17 9 / 2014

ivyblossom:

  • Shipping is the act of enjoying the idea of two characters being in a romantic relationship with each other.
  • The vast majority of the time, you can’t be wrong about shipping. Because shipping is enjoying the idea of two characters being in a romantic relationship with each other, and the vast…

17 9 / 2014

"They love each other, but not in a sexual way… Series four, series four."

Mark Gatiss in 2011 - when we only had Sherlock Series 1, btw (x)

if it’s really series 4 and not series 5, and if they knew it would be series 4 at that time… I will die laughing

(Source: gaykerstreet, via tjlc)

17 9 / 2014

thekneegrope:

"he’s never going to settle for a quiet domestic life in general practice"

image

(via tjlc)

17 9 / 2014

b-cumbz:

if tjlc is not real then why this even exists lol

image

image

x x

(via tjlc)

17 9 / 2014

warmth-and-constancy:

miadifferent:

captainsjm:

But I’m sure that’s just a coincidence and she’s a lovely person.

That’s great! I wondered for so long what it is about this pose in the mind palace. thought, it could be an external reference, but at least it’s creating an internal reference as well!

Shit, the screencaps on my dash just keep getting better and better.

(via shinka)

17 9 / 2014

shylocks:

nondeducible:

hislastbough:

deducethegay:

ben-c:

so, just wondering, have you ever heard a bisexual person vehemently and indignantly insist “i’m not gay!” in an offended manner when accused of dating a person of the same sex? just wondering.

yes as closeted bisexual i often said “i’m not gay!”, because i was confused and frightened by my sexuality. i got extremely defensive and offended when people hinted i liked the same sex.

so there, no need to wonder anymore!

wow!! i too, as a bisexual have often in the past reassured people “i’m
not gay!” in a situation where i am discussing sexual identities because i was also scared of the consequences of admitting that i am attracted to more than one gender! insightful, huh?! :)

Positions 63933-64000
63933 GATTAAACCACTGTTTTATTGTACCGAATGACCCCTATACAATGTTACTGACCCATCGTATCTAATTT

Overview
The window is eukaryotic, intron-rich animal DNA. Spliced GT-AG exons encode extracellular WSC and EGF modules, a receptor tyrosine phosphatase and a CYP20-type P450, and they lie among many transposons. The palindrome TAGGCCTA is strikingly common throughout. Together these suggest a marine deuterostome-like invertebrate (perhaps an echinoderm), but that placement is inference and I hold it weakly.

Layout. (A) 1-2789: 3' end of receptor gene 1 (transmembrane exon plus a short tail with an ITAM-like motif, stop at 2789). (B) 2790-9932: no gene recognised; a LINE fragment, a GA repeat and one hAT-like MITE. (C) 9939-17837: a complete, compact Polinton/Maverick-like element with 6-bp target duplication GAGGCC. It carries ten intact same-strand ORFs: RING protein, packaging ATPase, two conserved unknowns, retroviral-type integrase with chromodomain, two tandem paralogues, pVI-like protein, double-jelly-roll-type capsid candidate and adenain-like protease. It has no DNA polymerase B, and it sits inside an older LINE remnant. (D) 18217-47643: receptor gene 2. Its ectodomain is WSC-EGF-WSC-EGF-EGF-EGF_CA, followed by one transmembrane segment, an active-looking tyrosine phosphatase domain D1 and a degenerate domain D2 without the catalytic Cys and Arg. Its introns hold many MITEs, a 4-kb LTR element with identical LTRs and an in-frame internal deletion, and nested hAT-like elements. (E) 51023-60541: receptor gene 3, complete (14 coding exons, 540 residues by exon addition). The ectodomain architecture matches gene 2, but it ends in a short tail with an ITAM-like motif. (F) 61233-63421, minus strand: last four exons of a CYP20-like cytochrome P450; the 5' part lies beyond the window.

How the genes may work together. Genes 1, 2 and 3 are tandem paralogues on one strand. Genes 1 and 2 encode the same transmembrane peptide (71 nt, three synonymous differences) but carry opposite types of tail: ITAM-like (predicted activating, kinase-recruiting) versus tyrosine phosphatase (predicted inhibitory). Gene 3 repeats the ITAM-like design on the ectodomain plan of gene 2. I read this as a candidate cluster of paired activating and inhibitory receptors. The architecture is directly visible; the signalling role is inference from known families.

gosh yes, what a coincidence, i did that too! i was a closeted bisexual for years and insisted i was not gay because i didn’t fully understand my sexuality and was scared of the rampant homophobia around me. hope this helps your insightful question xoxo

In addition to all these experiences (and gosh, if you look at the notes of this post there really are plenty of bisexual people who have said “i’m not gay!”), I feel like it’d be useful of me to share that it is not unprecedented for bisexual or queer fictional characters either! In fact there’s quite a (recent) history of fictional characters getting intensely defensive about their alleged feelings for another character of the same gender as them and saying variants of “i’m not gay!”, and then guess what? They usually end up in a relationship with said character! Here are a few examples of this exactly! Hope this helps too :3

(LOL that link is gold.)

(via wsswatson)

17 9 / 2014

vowofsherlock:

kinklock:

dammit-sherlock:

kinklock:

What really gets me about Mary is that she is the classic femme fatale from a film noir, like the exact definition, and it’s such a shame people aren’t appreciating that to its fullest. Femme fatales are always initially presented as the innocent dame that turn out to be liars and usually killers, like that’s straight up what Mary is.